Saturn’s Rings

Last night I saw the rings of Saturn
for the first time, that brilliant band
of icy crystals and dust. Mirrors
shepherded the light, collecting it
like pollen or manna
or pails of sweet clear water drawn
from the depths of an ancient well.
The gleam poured through my pupils
into this small, temporary body,
my wrinkled brain in its eggshell skull,
my tunneling blood, breasts that remember
the sting and flush of milk.
Saturn, its frozen rings fire-white,
reflecting the sun from a billion miles.
Maybe there’s a word in another language
for when distance dissolves into time.
How are we changed when we stand out
under the fat stars of summer,
our pores opening in the damp night?
The earth from Saturn is a pale blue orb,
smaller than the heart of whoever you love.
You don’t forget the poles of the earth
slowly turning to slush,
you don’t forget the turtles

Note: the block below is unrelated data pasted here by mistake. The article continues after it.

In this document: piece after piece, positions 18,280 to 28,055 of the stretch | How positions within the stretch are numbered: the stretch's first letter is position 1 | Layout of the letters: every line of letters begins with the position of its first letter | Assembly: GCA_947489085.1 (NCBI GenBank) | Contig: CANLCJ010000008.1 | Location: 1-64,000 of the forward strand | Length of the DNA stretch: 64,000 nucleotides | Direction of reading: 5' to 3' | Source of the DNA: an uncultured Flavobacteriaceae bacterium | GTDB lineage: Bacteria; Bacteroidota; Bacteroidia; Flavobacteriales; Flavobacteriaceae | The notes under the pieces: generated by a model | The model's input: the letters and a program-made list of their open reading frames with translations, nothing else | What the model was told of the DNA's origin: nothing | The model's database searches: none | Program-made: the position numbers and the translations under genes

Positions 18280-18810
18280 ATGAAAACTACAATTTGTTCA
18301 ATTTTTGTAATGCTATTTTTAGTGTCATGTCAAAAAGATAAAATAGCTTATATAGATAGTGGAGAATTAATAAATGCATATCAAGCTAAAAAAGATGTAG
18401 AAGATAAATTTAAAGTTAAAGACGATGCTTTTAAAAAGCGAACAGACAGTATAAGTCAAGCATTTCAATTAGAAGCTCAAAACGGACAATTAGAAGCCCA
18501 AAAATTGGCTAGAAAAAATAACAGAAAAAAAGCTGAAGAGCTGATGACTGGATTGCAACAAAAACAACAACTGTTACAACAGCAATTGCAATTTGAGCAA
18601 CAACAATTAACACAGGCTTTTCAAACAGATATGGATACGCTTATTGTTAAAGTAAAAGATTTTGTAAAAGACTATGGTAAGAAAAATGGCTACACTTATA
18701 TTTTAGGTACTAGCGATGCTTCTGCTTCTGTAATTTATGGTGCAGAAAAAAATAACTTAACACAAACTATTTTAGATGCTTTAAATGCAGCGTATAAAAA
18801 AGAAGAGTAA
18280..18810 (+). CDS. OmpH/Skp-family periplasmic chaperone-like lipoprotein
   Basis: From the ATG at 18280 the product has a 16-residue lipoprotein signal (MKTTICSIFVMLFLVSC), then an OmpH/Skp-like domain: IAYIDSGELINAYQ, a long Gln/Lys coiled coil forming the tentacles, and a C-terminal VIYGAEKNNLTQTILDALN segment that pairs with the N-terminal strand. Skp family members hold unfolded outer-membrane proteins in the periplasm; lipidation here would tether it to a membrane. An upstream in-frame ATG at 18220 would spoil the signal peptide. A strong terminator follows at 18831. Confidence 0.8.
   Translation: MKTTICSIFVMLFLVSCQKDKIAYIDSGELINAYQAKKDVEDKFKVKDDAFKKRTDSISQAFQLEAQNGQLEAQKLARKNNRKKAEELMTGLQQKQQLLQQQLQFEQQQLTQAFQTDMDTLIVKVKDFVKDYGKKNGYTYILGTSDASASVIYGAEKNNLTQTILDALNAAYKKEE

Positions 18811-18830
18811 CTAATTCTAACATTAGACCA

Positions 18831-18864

burning in the Gulf.
The Burger King at the end of the street
is frying perfectly round patties,
the cows off I-5 stand ankle deep
in excrement. The television
spreads its blue wings over the window
of the house across from mine
where someone’s husband pressed a gun
against the ridged roof of his mouth.
This choreography of ruin, the world breaking
like glass under a microscope, the way it doesn’t crack
all at once, but spreads out from the damaged cavities.
Still for a moment it all recedes.
The backyard potatoes swell quietly
buried beneath their canopy of leaves.
The wind rubs its hands through the trees.

Ellen Bass is the author of The Human Line and Mules of Love, which won the Lambda Literary Award. She teaches at Pacific University in Oregon.